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Charlotte Observer article on Artisan Graphics

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Article by Lukas Johnson-Charlotte Observer

High-tech machine solidifies printer’s growth

Company pushes printing boundaries with cutting-edge equipment

Every Wednesday, employees at Artisan Graphics explore personal projects while pushing the limits of a new $185,000 flatbed printer.

One of the more striking recent creations depicts the company logo among clouds in a blue sky. It was printed on highly textured florescent light panel and installed in the break room. They’ve also printed their logo on a standard ceiling tile and the machine can even print on concave panels, such as a home’s entry door, or virtually any material less than 2 inches thick.

Rich Dagenhart, production manager for Artisan Graphics, has a grand idea:  He wants to create a ceiling-tile version of the Michelangelo’s painting on the ceiling of the Sistine Chapel in St. Peter’s Basilica in Rome.  He has a somewhat less ambitious idea to print something on tiles for a backsplash in his kitchen.

The Oce’ Arizona 480 XT UV Flatbed printer prints at speeds up to 368 feet per hour, at up to 1,400 dots per inch.  It uses eight independent ink channels to produce vivid colors and double-opacity white, a challenging feat in the printing world, said Dagenhart.

Scott Crosbie, owner of the 20 year-old Cornelius-based company, believes the new technology will ensure that his company grows for decades to come.  He’s considering buying a second machine. Crosbie grew up in Cary and attended UNC Chapel Hill before moving to the Charlotte area, finally settling in Davidson.  He said the high-tech printer will help his business attract bigger and more unique clients.

Without it, he said, his business could’ve plateaued. “It’s opened our horizons a little bit,” said Crosbie.  “We’re really expecting a lot out of this printer.”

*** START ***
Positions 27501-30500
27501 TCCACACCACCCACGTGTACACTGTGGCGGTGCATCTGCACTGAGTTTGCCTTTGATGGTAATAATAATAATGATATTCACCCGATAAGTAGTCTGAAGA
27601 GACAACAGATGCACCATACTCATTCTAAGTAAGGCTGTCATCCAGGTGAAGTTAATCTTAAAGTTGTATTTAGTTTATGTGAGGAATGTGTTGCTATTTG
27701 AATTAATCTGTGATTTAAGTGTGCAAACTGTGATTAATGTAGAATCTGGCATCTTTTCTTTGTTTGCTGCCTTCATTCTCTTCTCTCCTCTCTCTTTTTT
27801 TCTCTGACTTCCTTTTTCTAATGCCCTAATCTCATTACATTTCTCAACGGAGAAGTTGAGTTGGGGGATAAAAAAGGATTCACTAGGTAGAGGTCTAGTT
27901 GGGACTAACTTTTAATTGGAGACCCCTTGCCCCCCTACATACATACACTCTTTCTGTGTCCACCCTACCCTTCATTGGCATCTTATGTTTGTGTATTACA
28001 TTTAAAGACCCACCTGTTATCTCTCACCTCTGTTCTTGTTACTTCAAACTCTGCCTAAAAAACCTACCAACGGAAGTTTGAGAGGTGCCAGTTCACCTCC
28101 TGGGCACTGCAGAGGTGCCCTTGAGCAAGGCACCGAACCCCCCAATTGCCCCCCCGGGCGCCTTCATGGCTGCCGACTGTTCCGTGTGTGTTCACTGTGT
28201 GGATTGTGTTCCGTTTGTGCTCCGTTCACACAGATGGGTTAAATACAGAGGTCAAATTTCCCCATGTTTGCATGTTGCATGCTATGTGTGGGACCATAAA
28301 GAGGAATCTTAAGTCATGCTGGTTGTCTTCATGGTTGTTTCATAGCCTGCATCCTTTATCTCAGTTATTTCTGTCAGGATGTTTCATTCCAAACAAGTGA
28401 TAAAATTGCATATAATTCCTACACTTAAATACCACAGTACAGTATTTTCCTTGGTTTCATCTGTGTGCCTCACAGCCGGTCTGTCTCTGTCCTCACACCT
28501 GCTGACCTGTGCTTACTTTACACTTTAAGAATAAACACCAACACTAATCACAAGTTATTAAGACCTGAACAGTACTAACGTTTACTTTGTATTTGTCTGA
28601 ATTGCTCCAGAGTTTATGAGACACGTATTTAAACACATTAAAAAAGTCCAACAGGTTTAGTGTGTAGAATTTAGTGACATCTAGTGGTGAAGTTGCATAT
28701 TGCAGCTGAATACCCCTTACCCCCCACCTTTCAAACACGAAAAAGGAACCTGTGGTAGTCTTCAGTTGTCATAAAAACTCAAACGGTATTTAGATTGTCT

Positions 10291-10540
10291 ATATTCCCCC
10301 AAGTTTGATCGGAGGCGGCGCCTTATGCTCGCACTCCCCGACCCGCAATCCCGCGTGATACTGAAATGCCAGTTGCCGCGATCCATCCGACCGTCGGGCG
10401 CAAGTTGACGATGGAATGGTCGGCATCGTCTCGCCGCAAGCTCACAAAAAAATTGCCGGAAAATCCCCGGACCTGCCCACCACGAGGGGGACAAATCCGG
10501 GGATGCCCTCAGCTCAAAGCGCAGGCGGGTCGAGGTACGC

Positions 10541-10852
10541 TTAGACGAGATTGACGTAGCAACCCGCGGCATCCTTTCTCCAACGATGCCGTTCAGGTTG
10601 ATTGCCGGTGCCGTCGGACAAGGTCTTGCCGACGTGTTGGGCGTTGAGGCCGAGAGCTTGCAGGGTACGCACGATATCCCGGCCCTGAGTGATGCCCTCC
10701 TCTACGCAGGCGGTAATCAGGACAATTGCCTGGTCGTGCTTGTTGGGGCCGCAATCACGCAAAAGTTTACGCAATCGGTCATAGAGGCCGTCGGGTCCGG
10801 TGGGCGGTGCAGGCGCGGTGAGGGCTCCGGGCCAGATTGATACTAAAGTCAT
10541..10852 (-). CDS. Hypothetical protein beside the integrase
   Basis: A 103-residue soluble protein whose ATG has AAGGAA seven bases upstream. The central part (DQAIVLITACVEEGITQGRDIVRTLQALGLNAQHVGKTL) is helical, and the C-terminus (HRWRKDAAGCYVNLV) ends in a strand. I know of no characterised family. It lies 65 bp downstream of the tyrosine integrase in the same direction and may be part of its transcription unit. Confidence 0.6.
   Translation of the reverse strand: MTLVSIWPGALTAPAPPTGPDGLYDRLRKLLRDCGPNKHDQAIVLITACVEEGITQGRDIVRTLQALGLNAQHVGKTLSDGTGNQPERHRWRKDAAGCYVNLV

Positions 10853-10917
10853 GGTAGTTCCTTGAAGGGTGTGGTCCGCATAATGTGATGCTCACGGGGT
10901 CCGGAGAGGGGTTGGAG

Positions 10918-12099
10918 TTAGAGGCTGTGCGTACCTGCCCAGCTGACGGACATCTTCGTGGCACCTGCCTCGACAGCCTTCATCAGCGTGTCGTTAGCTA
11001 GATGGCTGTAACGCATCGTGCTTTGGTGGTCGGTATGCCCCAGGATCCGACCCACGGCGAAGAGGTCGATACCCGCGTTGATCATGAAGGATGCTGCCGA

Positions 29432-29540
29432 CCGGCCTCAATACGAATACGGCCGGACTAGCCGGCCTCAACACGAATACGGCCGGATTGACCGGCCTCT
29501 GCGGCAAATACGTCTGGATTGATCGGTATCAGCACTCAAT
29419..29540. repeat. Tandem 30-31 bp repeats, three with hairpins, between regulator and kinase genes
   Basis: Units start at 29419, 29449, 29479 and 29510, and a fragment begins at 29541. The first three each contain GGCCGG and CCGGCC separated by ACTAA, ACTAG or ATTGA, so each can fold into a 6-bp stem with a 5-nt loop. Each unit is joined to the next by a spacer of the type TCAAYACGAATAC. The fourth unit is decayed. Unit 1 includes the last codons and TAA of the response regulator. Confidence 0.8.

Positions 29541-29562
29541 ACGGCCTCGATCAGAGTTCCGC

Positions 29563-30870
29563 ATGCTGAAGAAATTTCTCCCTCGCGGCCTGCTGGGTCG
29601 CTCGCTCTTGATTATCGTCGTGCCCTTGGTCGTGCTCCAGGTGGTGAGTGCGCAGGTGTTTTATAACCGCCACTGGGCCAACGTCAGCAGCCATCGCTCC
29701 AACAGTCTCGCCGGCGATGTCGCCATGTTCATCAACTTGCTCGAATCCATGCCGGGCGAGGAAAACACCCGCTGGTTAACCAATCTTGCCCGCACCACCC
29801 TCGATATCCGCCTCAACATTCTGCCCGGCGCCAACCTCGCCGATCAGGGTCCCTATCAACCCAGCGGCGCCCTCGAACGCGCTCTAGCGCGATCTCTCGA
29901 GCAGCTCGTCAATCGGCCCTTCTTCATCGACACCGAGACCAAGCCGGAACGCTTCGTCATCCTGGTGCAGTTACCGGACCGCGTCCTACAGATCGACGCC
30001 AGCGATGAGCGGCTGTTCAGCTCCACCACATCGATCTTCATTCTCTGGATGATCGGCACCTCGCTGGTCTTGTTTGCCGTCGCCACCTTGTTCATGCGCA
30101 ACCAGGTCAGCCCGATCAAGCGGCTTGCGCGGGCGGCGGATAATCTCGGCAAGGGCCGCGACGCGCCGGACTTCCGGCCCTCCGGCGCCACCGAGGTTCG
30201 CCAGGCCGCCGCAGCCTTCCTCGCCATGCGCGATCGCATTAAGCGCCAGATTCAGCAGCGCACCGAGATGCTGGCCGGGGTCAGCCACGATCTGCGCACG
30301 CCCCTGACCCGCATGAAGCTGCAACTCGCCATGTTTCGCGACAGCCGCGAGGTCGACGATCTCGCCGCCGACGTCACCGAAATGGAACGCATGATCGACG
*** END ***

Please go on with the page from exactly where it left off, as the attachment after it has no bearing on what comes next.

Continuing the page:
While better technology is inevitable, this printer will help the company expand and maintain its level of service more efficiently.

“I guarantee there will be something better, because that technology will continue to evolve,” said Crosbie.  “But the good news is (that) just like we’ve been able to use our older printers, we’ll be able to use this one for years to come, because the quality is going to stay the same.”

The company started in 1993 as a sign company to service the home industry, said Harrisburg resident David Keith, who has handled sales for the company for 18 years.

It moved from Charlotte to Cornelius about a decade ago and since then has expanded from 5,500 square feet of warehouse and office space to 10,000 square feet.  It created 24 local jobs, including seven graphic designers, sales personnel, printers and other office staff.

About two years ago, the company re-branded itself as Artisan Graphics, dropping the “Signs &” portion of its former name.  The change better reflects its customer base and more accurately depicts the services it offers, said Keith.

“Our goal is to put a company’s logo on as many things as possible,” said Keith.  “We want to take their brand and work with them to do interior and exterior signage, graphic design work, logo creation, apparel and, now, with this new printer, whatever else they can think of.” Word about the printer has began to spread, said Keith.

A theater company in Asheville inquired about a job it had planned on getting done from a company in California.  Artisan Graphics’ staff had not yet been fully trained on the printer, so it passed on the project.  But a major restaurant chain has become a new client because of the new printer. “Only a handful of companies in this area have similar technology,” said Keith, “But for right now, ours is top-of-line.” The new printer has a printing surface of roughly 80 square feet.  Older machines pull lighter printing surfaces through the print jets, whereas the new printer passes across the printing surface.

“We’ve been looking at this brand since 2006.  We went to a sign show in (Las) Vegas, and this was the machine we wanted back then, and it has not stopped winning awards,” said Keith.